PUBLIC OPINION > Airlines Should Offer Mood-Based Seating
News 2012/06/12 20:00:00
AirBaltic, an airline based in Latvia, is testing out an interesting new seating algorithm called SeatBuddy that has passengers select a "mood" when their seat is assigned -- business talk, easy chat, work, or relax. That selection is factored into a program that tries to assign the best seat for their preference. There are also a handful of optional selections, like career and language. We asked the public if it was a good idea.
Who wouldn't like to have more control over the people they're stuck with for the next 2 to 12 hours? We were actually surprised to find that 35% of respondents thought it was silly. The reasons for giving mood-based seating a thumbs-up are pretty obvious, but why are some people against it? The TSA was part of it. One commenter wrote, "Until the TSA goons stop groping passengers, I have no intention of flying anywhere." Another popular objection was that you could end up sitting behind a big group of loud-talkers. In that case, the seating works against you.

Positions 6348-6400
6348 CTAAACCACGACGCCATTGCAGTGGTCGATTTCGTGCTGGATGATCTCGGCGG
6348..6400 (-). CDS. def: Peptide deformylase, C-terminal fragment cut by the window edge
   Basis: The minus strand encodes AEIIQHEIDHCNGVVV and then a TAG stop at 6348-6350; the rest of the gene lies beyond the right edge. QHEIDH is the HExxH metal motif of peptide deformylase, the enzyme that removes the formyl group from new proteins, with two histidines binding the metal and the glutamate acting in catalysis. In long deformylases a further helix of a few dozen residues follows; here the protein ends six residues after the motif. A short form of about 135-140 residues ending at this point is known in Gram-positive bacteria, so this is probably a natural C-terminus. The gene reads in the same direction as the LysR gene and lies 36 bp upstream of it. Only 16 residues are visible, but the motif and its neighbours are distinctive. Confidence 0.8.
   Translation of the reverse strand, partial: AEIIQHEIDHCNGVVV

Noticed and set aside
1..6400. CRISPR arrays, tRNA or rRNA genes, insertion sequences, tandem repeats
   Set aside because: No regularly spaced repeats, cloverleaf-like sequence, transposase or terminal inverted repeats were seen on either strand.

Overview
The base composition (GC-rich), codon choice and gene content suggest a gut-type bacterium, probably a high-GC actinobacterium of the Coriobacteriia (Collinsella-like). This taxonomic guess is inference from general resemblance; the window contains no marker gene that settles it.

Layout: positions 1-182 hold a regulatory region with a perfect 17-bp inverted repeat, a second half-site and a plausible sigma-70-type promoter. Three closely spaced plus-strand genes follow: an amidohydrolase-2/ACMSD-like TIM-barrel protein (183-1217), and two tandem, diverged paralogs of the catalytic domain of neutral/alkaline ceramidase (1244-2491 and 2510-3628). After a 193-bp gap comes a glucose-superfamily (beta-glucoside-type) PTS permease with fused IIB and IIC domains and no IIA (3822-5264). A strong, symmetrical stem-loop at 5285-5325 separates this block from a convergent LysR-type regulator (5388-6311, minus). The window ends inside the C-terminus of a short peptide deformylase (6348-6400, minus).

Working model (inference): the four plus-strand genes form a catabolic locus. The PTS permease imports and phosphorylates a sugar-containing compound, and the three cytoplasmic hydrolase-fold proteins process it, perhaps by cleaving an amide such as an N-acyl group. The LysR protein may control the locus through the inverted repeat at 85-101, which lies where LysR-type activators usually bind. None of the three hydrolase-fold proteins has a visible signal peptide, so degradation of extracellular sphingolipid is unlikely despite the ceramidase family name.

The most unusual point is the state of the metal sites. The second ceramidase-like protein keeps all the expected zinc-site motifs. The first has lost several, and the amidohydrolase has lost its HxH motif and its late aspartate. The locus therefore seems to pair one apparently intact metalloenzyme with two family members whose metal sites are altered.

Higher Incomes Are Hesitant
With a selection dedicated specifically to business talk, and the ability to throw in your career, airBaltic clearly wants to make SeatBuddy a potential networking tool. However, higher income brackets are much more hesitant to participate. It might be a nice tool on the bottom rungs, but the higher-ups don't really want to be set up on a blind business date. (Plus, they're probably in first class.)
Teens Take a Seat
Interestingly enough, younger voters were by far the most interested in airBaltic's idea. A good 79% of voters under the age of 25 thought it was a good idea, but only half of the voters 25 and up were interested. Maybe older voters are just hesitant about how well it would actually work. They're well aware that picking that "easy chat" option could be a horrible mistake, even if you think you're in the mood for it.
Drinkers Don't Need It
There wasn't a huge difference between drinkers and nondrinkers, but enough to draw some conclusions. You can order drinks on many flights, so really, if you've got some of that in your system it shouldn't matter who you sit next to. You can fall asleep, have a chat, or tell someone to shut up with the greatest of ease. Though your seat buddy might wish they took advantage of the system.
If you'd like to vote on this question, dig deeper into the demographics, or engage in existing discussion about the topic, visit our poll about mood-based seating. We'd love to hear from you!
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